The Insiders' Select list recognizes individual hotels worldwide that consistently deliver excellent service, a great overall experience and a notable value. The ranking incorporates Expedia's more than 275,000 customer reviews, combined with a value rating and the local market expertise of hundreds of Expedia employees. The full list represents about 1 percent of the more than 99,000 hotel properties offered on Expedia.

Share your ups and downs

  • HAVE A REVIEW? If you have a review of a book, movie, restaurant or local arts endeavor, please send no more than 150 words to editor Ann Thrash. Make sure to include your name and full contact information.

Elizabeth Lamboll, botanist

Elizabeth Lamboll was born around 1725, probably in Charleston. Historians believe that she was the daughter of Richard Pitts, a local silversmith. She married Thomas Lamboll in November 1743. He was thirty years her senior, and she was his third wife. The couple had one daughter.

Lamboll contributed to the establishment and advancement of scientific gardening in colonial South Carolina. As a skilled amateur gardener, she created one of Charleston's earliest gardens, composed primarily of indigenous flowers, vegetables, shrubs and trees. Lamboll lived in a house located on the northwest corner of King and Lamboll Streets near the Ashley River. Her garden was landscaped directly south of the residence.

Actively sharing seeds and roots with local gardening enthusiasts, Lamboll may have taught the nursery owner Martha Daniel Logan her gardening techniques. Lamboll showed people useful applications of berries and roots obtained from plants growing in their gardens. Lamboll's friendship with the Philadelphia naturalist John Bartram helped him become the premier botanist in the American colonies. She alerted him to previously unknown plant species, which he described and documented for botanical publications.

While Lamboll enthusiastically pursued gardening, her husband corresponded with Bartram, telling him about the plants she was gathering to ship to him and explaining her cultivation methods. In a letter dated February 16, 1761, Thomas Lamboll revealed how his wife diligently managed her gardens. He outlined the steps she followed to prepare plant beds with mold and to raise or flatten ground as needed to assure adequate moisture for vegetation. Elizabeth Lamboll carefully saved rainwater for her plants and exposed it to sunlight so that cold water would not shock plants. She covered her garden beds with leaves in winter. While planting, Lamboll cleaned roots, removed insects, and used her fingers to dig holes to place roots and seeds.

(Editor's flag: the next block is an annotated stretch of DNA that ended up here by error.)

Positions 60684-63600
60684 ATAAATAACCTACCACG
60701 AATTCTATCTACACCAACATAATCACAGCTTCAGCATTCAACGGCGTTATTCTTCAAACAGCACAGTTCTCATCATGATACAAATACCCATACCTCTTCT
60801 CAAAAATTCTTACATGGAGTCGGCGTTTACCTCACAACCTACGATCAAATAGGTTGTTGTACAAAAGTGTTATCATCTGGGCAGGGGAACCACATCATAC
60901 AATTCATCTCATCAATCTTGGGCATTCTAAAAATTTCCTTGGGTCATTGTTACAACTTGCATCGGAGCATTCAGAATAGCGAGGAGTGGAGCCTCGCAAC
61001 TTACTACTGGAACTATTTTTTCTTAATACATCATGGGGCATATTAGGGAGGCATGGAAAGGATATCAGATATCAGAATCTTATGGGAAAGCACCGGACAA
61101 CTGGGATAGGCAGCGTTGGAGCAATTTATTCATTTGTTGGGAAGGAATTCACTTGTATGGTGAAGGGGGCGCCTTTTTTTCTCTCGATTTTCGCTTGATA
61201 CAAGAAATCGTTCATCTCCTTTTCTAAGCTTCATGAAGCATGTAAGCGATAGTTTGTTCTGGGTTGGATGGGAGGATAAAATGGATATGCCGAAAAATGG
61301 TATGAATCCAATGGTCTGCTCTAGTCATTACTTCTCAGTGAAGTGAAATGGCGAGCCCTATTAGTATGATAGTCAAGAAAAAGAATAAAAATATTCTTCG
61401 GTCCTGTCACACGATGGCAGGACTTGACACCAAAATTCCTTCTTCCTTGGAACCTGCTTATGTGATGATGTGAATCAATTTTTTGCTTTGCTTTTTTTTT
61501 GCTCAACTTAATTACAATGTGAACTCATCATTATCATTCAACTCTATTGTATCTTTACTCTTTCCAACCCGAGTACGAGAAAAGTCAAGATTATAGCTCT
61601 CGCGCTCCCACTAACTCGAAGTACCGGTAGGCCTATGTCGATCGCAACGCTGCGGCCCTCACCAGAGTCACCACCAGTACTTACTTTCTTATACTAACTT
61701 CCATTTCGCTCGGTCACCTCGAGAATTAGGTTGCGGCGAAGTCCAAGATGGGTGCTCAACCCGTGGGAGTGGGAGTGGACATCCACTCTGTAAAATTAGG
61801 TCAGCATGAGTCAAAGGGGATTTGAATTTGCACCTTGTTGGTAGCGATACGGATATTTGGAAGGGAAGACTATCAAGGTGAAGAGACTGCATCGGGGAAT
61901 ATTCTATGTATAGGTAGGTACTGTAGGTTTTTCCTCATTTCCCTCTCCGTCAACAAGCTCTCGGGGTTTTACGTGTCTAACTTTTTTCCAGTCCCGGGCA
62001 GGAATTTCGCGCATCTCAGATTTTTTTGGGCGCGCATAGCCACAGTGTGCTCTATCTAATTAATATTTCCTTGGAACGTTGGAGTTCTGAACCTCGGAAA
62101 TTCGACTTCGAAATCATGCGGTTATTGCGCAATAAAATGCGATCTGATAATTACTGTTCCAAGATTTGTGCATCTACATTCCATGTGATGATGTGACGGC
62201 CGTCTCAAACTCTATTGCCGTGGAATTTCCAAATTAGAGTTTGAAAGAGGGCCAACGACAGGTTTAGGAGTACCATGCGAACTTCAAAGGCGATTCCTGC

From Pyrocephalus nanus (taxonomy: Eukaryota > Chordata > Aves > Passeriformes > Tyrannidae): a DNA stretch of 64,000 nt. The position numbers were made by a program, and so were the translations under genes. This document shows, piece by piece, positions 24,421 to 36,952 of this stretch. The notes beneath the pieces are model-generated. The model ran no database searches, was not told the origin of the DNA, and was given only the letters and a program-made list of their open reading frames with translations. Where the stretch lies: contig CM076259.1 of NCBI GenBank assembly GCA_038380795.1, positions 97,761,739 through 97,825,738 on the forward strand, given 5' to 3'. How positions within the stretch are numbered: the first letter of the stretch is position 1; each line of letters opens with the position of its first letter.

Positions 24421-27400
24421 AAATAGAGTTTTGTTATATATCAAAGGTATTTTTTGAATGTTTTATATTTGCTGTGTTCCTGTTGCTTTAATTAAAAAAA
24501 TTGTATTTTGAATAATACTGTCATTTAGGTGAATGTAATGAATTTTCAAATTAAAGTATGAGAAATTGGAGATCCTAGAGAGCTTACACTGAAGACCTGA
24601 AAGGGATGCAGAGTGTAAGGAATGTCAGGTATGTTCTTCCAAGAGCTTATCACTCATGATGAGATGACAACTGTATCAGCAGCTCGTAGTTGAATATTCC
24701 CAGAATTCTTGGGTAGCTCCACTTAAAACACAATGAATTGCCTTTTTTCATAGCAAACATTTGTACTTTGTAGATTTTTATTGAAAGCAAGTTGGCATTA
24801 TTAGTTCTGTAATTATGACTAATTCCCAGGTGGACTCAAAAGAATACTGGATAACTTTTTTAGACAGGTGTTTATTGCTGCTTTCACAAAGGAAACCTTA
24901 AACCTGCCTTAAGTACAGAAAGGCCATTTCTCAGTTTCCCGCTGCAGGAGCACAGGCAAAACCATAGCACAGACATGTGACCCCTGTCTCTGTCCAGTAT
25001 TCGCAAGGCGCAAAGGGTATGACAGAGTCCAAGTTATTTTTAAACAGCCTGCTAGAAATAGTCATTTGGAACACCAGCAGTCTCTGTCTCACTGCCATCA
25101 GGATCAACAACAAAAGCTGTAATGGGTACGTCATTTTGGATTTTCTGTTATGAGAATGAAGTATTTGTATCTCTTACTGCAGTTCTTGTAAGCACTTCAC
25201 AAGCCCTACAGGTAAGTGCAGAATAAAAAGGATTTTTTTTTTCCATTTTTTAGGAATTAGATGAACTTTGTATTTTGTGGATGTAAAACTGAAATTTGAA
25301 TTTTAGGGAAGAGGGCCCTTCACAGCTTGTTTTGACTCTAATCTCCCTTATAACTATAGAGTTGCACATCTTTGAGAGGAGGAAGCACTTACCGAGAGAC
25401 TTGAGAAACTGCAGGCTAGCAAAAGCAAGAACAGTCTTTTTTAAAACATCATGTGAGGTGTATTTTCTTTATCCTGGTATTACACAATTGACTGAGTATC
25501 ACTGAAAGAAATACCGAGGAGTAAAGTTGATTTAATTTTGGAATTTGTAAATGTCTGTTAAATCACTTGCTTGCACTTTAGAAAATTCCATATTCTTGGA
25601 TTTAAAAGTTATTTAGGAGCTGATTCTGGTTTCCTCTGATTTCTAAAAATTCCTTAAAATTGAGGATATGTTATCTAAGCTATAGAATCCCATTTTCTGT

In 1760 Bartram reported that Lamboll had sent him "two noble cargoes" that initiated a regular exchange of plants such as the magnolia tripetala, or umbrella tree, indigenous to South Carolina. On April 30, 1761, Thomas Lamboll sent Bartram a list of "Flowers & Herbs" that his wife "is fond of procuring," including tulips, aniseed, and peonies. A year later Thomas Lamboll inventoried the contents of his wife's shipments to Bartram, which consisted of oaks, roses, lilies, honeysuckle, asters, and holly.

Lamboll died in Charleston in October 1770. Her daughter, Mary Lamboll Thomas, continued to ship plants to John Bartram's son, William Bartram, as her mother had sent specimens to his father.

-- Excerpted from the entry by Elizabeth D. Schafer. To read more about this or 2,000 other entries about South Carolina, check out The South Carolina Encyclopedia by USC Press. (Information used by permission.)


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  • Editor: Ann Thrash, 843.494.4468
  • Publisher: Andy Brack, 843.670.3996
  • Address: P.O. Box. 22261 | Charleston, SC 29413

© 2008-2009, Statehouse Report LLC. All rights reserved. is published every Monday and Thursday by Statehouse Report LLC, PO Box 22261, Charleston, SC 29413.

Spoleto on a budget

Jazz artist Rene Marie. (Photo by Ned Radinsky courtesy of